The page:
LGBT groups slam immigration bill for boosting border security

By Arturo Garcia
Wednesday, June 19, 2013 13:33 EDT
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'Hundreds Of Thousands Of Immigrants Participate In March Protesting Against Illegal Immigration Reform By U.S. Congress, Los Angeles, CA, May 1, 2006' [by Spirit of America via Shutterstock]
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A group of LGBT advocacy organizations blasted lawmakers in a joint statement to The Raw Story on Wednesday for considering emphasizing increased security along the border between the U.S. and Mexico a pre-requisite to speeding the citizenship process for undocumented immigrants already in the country.

“The Senate bill already contains very strict enforcement provisions that reflect a compromise,” said the statement, credited to a 9-group contingent that included organizations like GLAAD, the National Center for Transgender Equality and the National Queer Asian Pacific Islander Alliance, among others. “Harsher enforcement mechanisms for immigrants will have a disproportionately very negative impact on LGBT immigrants, whom studies have shown receive harsher punishments than their non-LGBT peers — especially in the case of LGBT people of color.”

Despite projections by the Congressional Budget Office that immigration reform would cut federal deficits by $700 billion within 20 years, and an immigration rate reportedly at net-zero, Republican lawmakers have insisted on increasing security along the border.

As Mother Jones reported on Wednesday, the current version of the bill already calls for $4.5 billion to be used to increase security along the border, but lacks specific initiatives on how to use the money. Other reports have shed light on how departments in the region have spent — or misspent — increased funding for their own enforcement efforts. The current bill calls for the Department of Homeland Security to come up with a plan to ensure “90 percent” effectiveness in curbing undocumented crossings within six months after it passes.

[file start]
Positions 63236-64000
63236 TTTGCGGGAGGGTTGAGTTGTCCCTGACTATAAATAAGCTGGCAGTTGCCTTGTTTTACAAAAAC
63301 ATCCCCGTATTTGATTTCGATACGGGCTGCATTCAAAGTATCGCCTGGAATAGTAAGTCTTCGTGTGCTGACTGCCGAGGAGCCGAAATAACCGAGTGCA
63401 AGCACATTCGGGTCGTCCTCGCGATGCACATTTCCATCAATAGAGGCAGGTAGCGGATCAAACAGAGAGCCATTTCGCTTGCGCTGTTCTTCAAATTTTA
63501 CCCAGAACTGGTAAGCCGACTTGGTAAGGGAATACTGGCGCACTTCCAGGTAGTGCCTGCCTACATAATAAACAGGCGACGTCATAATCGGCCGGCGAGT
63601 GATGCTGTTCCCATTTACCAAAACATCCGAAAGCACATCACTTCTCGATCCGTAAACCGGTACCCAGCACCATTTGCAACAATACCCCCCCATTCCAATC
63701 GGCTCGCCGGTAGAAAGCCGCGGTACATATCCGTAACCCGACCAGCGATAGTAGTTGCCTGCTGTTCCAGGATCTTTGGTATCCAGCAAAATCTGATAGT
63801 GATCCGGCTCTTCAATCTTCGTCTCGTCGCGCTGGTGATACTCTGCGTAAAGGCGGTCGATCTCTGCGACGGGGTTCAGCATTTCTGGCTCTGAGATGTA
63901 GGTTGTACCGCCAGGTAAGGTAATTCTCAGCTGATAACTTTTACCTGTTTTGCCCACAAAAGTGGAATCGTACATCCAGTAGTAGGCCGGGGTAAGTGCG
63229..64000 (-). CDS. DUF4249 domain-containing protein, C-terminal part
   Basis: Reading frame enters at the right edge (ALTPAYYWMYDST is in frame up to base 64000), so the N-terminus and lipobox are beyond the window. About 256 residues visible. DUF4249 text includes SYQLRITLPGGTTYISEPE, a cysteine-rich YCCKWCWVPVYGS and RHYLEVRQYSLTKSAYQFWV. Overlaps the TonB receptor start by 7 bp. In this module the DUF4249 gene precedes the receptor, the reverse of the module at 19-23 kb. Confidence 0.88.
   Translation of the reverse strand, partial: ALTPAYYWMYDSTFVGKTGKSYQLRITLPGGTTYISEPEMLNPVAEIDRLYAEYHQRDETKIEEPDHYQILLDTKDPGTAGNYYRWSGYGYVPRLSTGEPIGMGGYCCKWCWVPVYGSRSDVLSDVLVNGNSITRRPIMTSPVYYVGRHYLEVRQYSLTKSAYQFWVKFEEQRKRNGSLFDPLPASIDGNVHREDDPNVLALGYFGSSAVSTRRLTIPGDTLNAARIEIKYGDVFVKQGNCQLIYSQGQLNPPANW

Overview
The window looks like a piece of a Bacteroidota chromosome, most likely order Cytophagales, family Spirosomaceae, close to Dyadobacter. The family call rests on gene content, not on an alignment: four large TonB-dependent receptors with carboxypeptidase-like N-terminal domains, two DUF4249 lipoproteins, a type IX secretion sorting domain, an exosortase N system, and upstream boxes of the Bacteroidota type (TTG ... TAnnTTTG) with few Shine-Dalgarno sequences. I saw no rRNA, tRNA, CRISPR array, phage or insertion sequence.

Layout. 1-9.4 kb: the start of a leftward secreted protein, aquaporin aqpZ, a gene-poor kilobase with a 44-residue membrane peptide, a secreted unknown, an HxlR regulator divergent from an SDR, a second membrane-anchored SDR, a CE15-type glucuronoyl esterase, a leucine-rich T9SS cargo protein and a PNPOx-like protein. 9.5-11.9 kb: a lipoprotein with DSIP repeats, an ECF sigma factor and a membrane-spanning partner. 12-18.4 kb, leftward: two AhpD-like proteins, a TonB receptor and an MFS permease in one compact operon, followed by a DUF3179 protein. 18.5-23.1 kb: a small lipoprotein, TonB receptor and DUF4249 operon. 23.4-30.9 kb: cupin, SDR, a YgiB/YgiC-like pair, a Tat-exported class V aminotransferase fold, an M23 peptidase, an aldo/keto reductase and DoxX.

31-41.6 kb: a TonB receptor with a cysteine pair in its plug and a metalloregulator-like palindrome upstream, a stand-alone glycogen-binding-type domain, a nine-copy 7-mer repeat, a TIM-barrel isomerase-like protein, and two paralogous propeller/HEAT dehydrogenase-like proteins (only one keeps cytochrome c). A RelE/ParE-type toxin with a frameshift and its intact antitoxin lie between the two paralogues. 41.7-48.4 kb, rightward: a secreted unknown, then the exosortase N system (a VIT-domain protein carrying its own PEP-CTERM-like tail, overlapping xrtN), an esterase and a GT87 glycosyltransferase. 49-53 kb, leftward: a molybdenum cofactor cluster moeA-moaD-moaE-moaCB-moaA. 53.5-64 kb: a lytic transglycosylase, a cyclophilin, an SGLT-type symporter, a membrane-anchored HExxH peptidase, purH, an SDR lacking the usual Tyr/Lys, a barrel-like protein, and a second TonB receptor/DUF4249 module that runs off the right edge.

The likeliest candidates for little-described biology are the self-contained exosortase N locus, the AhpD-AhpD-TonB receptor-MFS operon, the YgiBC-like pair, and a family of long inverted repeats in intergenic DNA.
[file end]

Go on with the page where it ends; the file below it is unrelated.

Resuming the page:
On Monday, Sen. Ted Cruz (R-TX) introduced an amendment into the current Senate bill allowing states to require prospective voters to show proof of citizenship, in an open challenge to a Superme Court decision overturning parts of an Arizona state law. A day later, Sen. Rand Paul (R-KY) called for an “inspector general” figure to address the issue and for a yearly congressional vote based on “how many illegal aliens were in the country.”

Without mentioning either senator by name, the group’s statement rebuked “lawmakers who oppose opportunity and dignity for aspiring citizens” for moving the goal posts on the bill, originally proposed by their bipartisan “Gang of 8″ colleagues.

The statement also referenced the recent survey released by Latino Decisions showing heavy bipartisan support among Latino voters for placing a path to citizenship on equal footing with security concerns, as well as another study showing 80 percent of overall voters favoring the idea.

“It is unconscionable that these senators are playing politics when the lives of 11 million people, including 267,000 LGBT immigrants, are at stake,” said the statement. “Millions of families have been torn apart because we have a patchwork of failed and mismanaged immigration policies. We must pass humane immigration reform that provides a clear and direct path to citizenship and does not throw up unnecessary roadblocks.”

Also taking part in the statement were GetEQUAL, United We Dream, the Queer Undocumented Immigrant Project, the National Center for Lesbian Rights, the National Gay and Lesbian Task Force and the Equality Federation.

[Image: "Hundreds Of Thousands Of Immigrants Participate In March For Immigrants And Mexicans Protesting Against Illegal Immigration Reform By U.S. Congress, Los Angeles, Ca, May 1, 2006" by spirit of america via Shutterstock]

Arturo Garcia
Arturo Garcia
Arturo R. García is the managing editor at Racialicious.com. He is based in San Diego, California and has written for both print and broadcast media, including contributions to GlobalComment.com, The Root and Comment Is Free. Follow him on Twitter at @ABoyNamedArt
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